Judgement and Vision are the highlights of this game. Judgement is only available after completing all of the story missions for a floor and requires you and the other character’s to vote for who you think is the traitor. This changes on each floor, and even each time you play the game. You get hints as to who is the traitor, and with the Vision section of the game, you can glean insight into state of characters and how Judgement will turn out. At the end of each battle, you will be asked opinions as to the traitor by other characters and can use this to influence the result towards the truth as you uncover it. In Vision, you can view the trust of characters relative to each other, look at battle rankings for them, and look at a forecast of the vote for Judgement if it were to happen at that moment. The vision history shows you the results of each mission you have completed on the floor; showing the characters that were present and how many potentially traitorous voices were heard. By changing who you take out with you, and comparing voices heard, you can narrow down traitor possibilities. One down to a very small pool, you can use ‘Deep Vision’ to explore characters’ minds to find the suspect and ensure you then convince others of this. Vision Points are rare, so you need a good idea of the suspect before using Deep Vision. These systems make Lost Dimension much better than a standard tactical RPG.
Unfortunately, the title is dub-only, which is a shame as the game would have been even more enjoyable than it already is with a Japanese voice track available. That isn’t to say the dub is entirely bad, it just has some annoyances; primarily the characterisation of one of the characters. Mana Kawai is this character; she speaks with a fake English accent, as admitted by herself in-game. This alone is not the issue; it is her usage of colloquialisms such as ‘bird’ in reference to girls and appending ‘mate; to the end of sentences. As someone from England that does not engage in the use of these colloquialisms, I am rather offended by the stereotyping of English people. I found this to be insulting enough to the point of actively ignoring this character’s on-screen text and turning the volume down so as not to be forced to listen to her. This is not the fault of NIS America though, but Atlus, the US publisher.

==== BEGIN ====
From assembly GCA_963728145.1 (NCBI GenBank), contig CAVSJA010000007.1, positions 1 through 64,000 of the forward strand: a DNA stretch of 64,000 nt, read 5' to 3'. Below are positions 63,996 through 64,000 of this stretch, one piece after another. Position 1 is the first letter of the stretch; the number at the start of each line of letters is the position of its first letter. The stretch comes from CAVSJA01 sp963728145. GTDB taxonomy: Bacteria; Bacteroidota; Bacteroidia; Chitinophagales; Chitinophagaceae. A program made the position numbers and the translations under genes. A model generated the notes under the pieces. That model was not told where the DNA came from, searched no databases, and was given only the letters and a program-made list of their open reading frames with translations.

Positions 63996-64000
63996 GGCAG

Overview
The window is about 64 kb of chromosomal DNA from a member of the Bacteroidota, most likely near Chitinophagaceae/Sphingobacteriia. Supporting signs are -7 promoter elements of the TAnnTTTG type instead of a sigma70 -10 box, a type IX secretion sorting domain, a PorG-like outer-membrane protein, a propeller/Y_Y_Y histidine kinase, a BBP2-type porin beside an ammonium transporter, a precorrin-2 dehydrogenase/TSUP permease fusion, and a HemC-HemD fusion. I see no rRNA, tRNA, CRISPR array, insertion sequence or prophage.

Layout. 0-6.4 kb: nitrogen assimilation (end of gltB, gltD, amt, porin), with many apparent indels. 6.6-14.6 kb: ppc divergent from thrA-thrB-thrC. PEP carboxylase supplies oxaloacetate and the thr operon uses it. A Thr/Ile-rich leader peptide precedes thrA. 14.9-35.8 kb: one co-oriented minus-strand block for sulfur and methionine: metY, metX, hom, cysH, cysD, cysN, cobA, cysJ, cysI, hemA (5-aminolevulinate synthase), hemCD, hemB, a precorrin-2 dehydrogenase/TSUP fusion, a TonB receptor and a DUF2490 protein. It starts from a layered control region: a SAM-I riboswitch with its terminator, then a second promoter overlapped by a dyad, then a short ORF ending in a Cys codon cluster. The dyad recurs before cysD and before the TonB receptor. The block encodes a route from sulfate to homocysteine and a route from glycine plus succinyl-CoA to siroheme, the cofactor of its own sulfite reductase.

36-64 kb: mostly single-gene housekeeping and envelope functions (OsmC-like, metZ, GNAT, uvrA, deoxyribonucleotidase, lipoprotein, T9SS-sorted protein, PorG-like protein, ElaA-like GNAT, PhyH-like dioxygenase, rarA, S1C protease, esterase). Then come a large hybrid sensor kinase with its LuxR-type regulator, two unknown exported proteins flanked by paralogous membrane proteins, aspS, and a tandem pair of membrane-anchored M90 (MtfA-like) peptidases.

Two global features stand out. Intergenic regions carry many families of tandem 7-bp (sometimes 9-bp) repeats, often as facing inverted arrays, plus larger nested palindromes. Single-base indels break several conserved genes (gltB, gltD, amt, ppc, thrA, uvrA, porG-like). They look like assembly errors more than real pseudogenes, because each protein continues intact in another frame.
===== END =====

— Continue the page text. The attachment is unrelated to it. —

Overall, despite annoyances, the title is thoroughly enjoyable, both when it comes to completing missions, and when working out who the traitor is in order to eliminate them. The Judgement system really helps to make this a good Vita game, but the title could be improved by incorporating more of the visual novel elements and including the Japanese language track.
This title has fast become a favourite of mine on the Vita, and despite the dub-only nature of the release it is definitely worth picking up if you have a Vita. The battle mechanics are enjoyable and intuitive, yet not too simplistic. The systems in place to determine the traitor certainly take some getting used to, but improve the game for the better. Though, if a character you're fond of, and is not the traitor, is voted out, you may grow to resent the remaining characters for their decision The English dub leaves a lot to be desired but, while annoying, it doesn't detract too much from the game overall.